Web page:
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  1. Scottish Winter Walking Experience

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    Spending the night in a snow hole or a day climbing a sheer ice face are just two of the activities which feature in the Torridon Winter Walking Festival in March. Walkers will be able to join some of the most highly qualified mountaineering guides in the UK in some of the most stunning snowy winter wilderness in the country to take part in one of Scotland’s ultimate winter adventures.  The three day Torridon Winter Walking Festival is organised by Torridon Activities, and runs from Saturday, 3rd – Monday, 5th March, 2012, when ice axe arrest, walking in crampons and avalanche awareness are a given; there is a Winter Skills Day for those not already confident and in the know.

    The mountains featuring in the Torridon Winter Walking Festival’s programme contribute to some of the finest mountain scenery in Europe – Beinn Eighe, Liathach, Coire Mhic Fhearchair, Beinn Alligin and Beinn na h-Eaglaise – and require not only stamina and fitness to conquer in both summer and winter conditions, but also an introductory lesson in Gaelic pronunciation at the very least (included).

    As the high level walks are aimed at people who are used to the mountain environment, they require a reasonable level of fitness.  The walks take in wild places, don’t necessarily follow footpaths, and conditions underfoot coupled with the terrain dictate that the walks are of a medium to strenuous nature.  The rewards, on the other hand, are of spectacular uninterrupted views over a stunning Highland landscape bathed in a winter freeze. Low level walks also feature on the Festival programme, and follow estate roads and footpaths passing through frozen glens and past frozen lochans without the commitment of a hill climb.

    There are plenty of accommodation options in the area – many listed on the Festival’s website – ranging from youth hostels, B&Bs and guest houses to self-catering, inns and hotels.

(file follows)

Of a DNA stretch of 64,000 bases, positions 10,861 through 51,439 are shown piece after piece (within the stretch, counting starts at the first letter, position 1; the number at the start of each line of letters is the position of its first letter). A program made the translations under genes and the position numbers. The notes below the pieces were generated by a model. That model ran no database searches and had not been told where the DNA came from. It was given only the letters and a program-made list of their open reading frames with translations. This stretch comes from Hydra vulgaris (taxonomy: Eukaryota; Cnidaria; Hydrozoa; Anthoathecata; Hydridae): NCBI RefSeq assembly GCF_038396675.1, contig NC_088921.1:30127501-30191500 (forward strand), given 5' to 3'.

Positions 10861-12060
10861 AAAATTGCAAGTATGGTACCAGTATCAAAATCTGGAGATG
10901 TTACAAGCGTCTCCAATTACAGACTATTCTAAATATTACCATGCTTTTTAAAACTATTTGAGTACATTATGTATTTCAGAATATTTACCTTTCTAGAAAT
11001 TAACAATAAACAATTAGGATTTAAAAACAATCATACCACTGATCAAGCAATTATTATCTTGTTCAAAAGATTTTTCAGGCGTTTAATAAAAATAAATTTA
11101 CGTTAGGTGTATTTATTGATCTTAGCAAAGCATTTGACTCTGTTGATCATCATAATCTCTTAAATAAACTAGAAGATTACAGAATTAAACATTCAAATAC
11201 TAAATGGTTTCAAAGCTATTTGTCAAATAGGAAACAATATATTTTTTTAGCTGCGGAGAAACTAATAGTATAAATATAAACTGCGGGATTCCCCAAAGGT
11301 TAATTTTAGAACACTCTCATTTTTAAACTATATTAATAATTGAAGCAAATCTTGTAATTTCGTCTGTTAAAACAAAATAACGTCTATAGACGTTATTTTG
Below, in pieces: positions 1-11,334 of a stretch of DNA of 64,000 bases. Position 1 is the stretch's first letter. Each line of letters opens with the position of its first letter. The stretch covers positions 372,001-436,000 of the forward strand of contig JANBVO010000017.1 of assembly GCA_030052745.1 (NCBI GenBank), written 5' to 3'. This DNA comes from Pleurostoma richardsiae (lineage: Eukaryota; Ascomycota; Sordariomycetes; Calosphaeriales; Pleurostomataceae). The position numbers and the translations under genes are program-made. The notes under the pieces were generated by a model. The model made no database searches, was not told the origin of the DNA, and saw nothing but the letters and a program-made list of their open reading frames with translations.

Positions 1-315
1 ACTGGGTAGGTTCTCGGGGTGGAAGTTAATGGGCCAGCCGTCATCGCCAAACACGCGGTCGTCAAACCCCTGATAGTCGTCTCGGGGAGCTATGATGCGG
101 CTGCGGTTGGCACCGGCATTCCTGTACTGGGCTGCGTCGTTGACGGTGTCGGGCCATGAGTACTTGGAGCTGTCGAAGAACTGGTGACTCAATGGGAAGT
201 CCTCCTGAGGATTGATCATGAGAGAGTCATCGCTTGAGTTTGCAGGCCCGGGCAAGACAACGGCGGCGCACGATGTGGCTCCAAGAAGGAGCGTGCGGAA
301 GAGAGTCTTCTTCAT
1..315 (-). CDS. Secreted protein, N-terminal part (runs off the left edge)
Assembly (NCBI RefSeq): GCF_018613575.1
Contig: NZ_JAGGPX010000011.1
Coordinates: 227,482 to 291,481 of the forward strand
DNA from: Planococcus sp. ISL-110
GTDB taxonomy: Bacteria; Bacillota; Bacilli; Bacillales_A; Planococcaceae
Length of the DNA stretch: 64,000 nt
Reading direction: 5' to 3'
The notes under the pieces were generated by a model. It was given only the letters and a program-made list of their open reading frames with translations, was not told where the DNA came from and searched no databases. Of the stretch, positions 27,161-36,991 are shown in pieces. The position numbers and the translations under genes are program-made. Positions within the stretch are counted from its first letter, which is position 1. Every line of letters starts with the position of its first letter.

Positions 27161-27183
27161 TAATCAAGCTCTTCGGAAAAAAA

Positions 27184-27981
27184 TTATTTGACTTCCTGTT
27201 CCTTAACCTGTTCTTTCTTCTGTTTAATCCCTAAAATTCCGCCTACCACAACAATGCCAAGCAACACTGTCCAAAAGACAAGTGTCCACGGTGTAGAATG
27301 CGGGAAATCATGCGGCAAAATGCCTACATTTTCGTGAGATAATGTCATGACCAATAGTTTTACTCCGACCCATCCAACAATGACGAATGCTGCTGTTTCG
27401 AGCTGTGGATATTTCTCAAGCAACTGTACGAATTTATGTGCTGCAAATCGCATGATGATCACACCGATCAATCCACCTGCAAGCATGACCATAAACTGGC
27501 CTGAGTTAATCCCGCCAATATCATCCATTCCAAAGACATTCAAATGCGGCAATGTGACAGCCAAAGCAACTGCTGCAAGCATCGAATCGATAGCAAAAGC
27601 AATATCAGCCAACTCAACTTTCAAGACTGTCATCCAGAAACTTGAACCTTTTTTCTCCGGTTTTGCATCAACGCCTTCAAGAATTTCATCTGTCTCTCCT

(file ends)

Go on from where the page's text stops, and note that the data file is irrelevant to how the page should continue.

For further information on the Torridon Winter Walking Festival, to book a place on one of the walks, to find out more about the guides, the routes and the accommodation, check out www.thetorridon.com/activities/walking-festival.

     

  2. Worlds First Avalanche Transceiver Training Facility

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    Developing Rescue Skills For Skiers and Winter Mountaineers

    The world’s first permanent, artificial avalanche transceiver training facility, specifically designed to help develop the skills of winter mountaineers and ski mountaineers of all abilities, is now open. The facility can be found in the Scottish Highlands at SportScotlands National Outdoor Training Centre, Glenmore Lodge in the heart of the Cairngorms National Park. The 500sqm facility provides potential rescuers with an artificial, highly realistic and easily accessible facility that enables would-be rescuers to simulate various avalanche transceiver search scenarios at any time of year and whatever the weather conditions.

    Winter mountaineering, and ski mountaineering in particular, are increasingly popular activities in Scotland. Last year alone, the SportScotland Avalanche Information Service (SAIS) recorded over 329,000 people accessing its online avalanche reports, over a four month operational period, across five key Scottish mountain areas.

    An individual’s chances of survival diminish rapidly the longer they are buried in an avalanche; companion rescue therefore forms the focus of a successful recovery. Increasingly, individuals are carrying transceivers which can both transmit and receive a signal on a common frequency. In this way, any members of the party not avalanched become rescuers so groups have a need to be practiced in their use.

    Designed by Back Country Access, the avalanche transceiver training park involves four avalanche transceivers (simulating victims) being buried under the deep layer of woodchip that covers the park. Every beacon is connected underground to a central control box where one or more units can be turned on to emit a signal that is picked up by the avalanche transceivers worn by trainee rescuers. Snow shovels and probes are then used as if the rescuers are in a real snow field situation.

    Almost all avalanche training facilities operating around the world currently rely on snow to hide the transceivers, restricting the use of such training parks to areas or times of permanent snow cover.

    Bob Kinnaird, Principal of SportScotland Glenmore Lodge, said, “In addition to mountain rescue personnel, an increasing number of skiers, winter walkers and mountaineers carry avalanche transceivers to increase their chance of rescue in the event of an avalanche. However, such equipment is only helpful if those involved in a rescue operation know how to detect the signals and how to best plan a rescue. The development of the year-round transceiver training park is an example of an innovative approach to offer accessible and appropriate training opportunities that help outdoor enthusiasts develop their knowledge and skills to safely enjoy our mountains in winter.” For full details of winter skills course – www.glenmorelodge.org.uk. For winter survival kit please click here.

     

    Glenmore Lodge Avalanche Training Centre

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